JPMorgan Chase CEO Jamie Dimon published an op-ed in Tuesday’s New York Times announcing that 18,000 JPMorgan Chase employees will see pay raises in the next three years.
The bank’s minimum wage will go from $10.15 up to a range of $12 to $16.50 an hour.
“When you think of low-paid workers in America, you imagine a McDonald’s or Wal-Mart worker, but 30 percent of retail banking employees in America earn less than $15 an hour,” said Paul Sonn with the National Employment Law Project, which has been pushing for raises for bank workers.
Typically, the lowest-wage workers at a bank are bank tellers and customer service people. Bank tellers’ median pay is under $13 an hour, and tellers are also disproportionately women — five out of six.
Dimon wrote in his op-ed that not enough American workers are seeing the rewards of growth, and wages aren’t increasing. As Adriana Kugler at Georgetown University points out, that’s even though productivity is increasing.
“While there are increases in salaries, workers are also putting in more effort,” she said.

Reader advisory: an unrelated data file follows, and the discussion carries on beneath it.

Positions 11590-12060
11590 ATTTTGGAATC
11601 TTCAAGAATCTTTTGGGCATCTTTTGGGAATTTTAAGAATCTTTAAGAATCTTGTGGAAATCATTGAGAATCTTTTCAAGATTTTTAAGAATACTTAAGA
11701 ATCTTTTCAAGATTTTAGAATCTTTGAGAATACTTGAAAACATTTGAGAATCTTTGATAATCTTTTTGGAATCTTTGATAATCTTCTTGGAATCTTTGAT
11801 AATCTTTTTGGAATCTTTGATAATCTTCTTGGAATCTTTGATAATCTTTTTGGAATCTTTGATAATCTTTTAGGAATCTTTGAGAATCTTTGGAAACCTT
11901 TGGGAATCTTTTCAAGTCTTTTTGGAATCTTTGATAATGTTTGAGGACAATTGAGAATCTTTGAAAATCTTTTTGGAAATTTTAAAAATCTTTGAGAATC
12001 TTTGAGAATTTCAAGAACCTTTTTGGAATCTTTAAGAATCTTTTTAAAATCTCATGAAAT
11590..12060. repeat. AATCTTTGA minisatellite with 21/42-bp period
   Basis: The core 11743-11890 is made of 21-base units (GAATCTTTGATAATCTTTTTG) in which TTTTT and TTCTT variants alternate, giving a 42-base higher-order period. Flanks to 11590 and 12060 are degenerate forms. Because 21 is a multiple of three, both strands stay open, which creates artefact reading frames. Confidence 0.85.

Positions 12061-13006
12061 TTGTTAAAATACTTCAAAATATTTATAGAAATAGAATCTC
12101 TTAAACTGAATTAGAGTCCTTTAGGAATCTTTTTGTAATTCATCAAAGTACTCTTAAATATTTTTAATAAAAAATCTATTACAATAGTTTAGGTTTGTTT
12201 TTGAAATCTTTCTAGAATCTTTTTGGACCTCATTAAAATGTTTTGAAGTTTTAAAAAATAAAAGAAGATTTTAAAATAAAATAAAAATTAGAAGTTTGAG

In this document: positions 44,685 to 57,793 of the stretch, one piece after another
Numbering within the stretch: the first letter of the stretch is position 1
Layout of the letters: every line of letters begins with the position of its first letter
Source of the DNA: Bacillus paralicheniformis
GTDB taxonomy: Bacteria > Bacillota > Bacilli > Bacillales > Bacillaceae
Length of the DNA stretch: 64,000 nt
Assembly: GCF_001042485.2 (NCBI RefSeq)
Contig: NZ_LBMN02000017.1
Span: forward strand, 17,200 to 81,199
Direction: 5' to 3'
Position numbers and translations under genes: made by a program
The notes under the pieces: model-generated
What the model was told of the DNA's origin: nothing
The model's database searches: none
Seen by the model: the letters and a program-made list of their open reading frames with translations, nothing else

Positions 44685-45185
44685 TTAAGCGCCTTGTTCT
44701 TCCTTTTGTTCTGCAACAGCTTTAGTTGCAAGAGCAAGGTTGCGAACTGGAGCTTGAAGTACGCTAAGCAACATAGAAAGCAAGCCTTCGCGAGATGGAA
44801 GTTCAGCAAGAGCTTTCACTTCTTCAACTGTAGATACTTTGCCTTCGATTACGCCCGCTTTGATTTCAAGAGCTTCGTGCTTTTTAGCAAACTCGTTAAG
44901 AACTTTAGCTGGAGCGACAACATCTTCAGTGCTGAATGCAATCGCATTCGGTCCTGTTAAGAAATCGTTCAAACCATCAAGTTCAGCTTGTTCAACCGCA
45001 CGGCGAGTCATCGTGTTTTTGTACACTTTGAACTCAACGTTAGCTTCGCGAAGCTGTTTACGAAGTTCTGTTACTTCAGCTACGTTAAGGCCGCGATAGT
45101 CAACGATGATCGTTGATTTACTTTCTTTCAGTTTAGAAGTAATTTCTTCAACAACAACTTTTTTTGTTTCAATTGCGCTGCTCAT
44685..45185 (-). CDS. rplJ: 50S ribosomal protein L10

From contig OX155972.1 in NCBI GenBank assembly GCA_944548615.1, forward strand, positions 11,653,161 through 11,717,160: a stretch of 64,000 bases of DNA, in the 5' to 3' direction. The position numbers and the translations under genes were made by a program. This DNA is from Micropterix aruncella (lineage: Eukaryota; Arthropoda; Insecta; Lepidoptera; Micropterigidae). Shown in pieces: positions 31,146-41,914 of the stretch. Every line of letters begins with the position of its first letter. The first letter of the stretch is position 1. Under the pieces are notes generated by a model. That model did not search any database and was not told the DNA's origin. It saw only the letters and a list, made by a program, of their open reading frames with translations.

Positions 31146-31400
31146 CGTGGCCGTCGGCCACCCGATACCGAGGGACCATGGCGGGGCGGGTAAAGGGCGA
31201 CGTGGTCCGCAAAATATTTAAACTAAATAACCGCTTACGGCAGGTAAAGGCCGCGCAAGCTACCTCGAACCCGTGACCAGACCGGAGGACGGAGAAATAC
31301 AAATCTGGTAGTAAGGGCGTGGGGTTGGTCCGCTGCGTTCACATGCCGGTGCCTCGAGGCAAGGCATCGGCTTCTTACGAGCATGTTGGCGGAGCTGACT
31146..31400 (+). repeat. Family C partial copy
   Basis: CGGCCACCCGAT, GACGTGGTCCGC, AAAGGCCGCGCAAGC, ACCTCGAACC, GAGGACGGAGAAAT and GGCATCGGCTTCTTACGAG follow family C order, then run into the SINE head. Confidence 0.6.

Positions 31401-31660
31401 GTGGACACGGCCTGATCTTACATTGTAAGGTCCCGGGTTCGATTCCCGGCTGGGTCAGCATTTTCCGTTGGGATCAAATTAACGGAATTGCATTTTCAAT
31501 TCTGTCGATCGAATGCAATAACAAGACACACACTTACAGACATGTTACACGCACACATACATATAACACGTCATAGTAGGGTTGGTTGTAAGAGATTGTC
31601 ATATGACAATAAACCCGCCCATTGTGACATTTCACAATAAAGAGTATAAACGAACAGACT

JPMorgan Chase has slashed costs in recent years. There have been thousands of layoffs, and bank tellers themselves are being replaced with automation and digital banking.
Another bit of context is that Jamie Dimon himself got a 35 percent pay raise in 2015, bringing his pay to $27 million — in part as a reward for trimming the bank’s expenses.
Meanwhile, as a political debate over raising minimum wages stagnates, some cities and other companies have taken action on their own. Amalgamated Bank raised wages to $15 in 2015, and is now campaigning for other banks to do so. And on Monday, Starbucks announced it will raise base wages around the country in October—but that comes as employees there have been petitioning the company for more hours.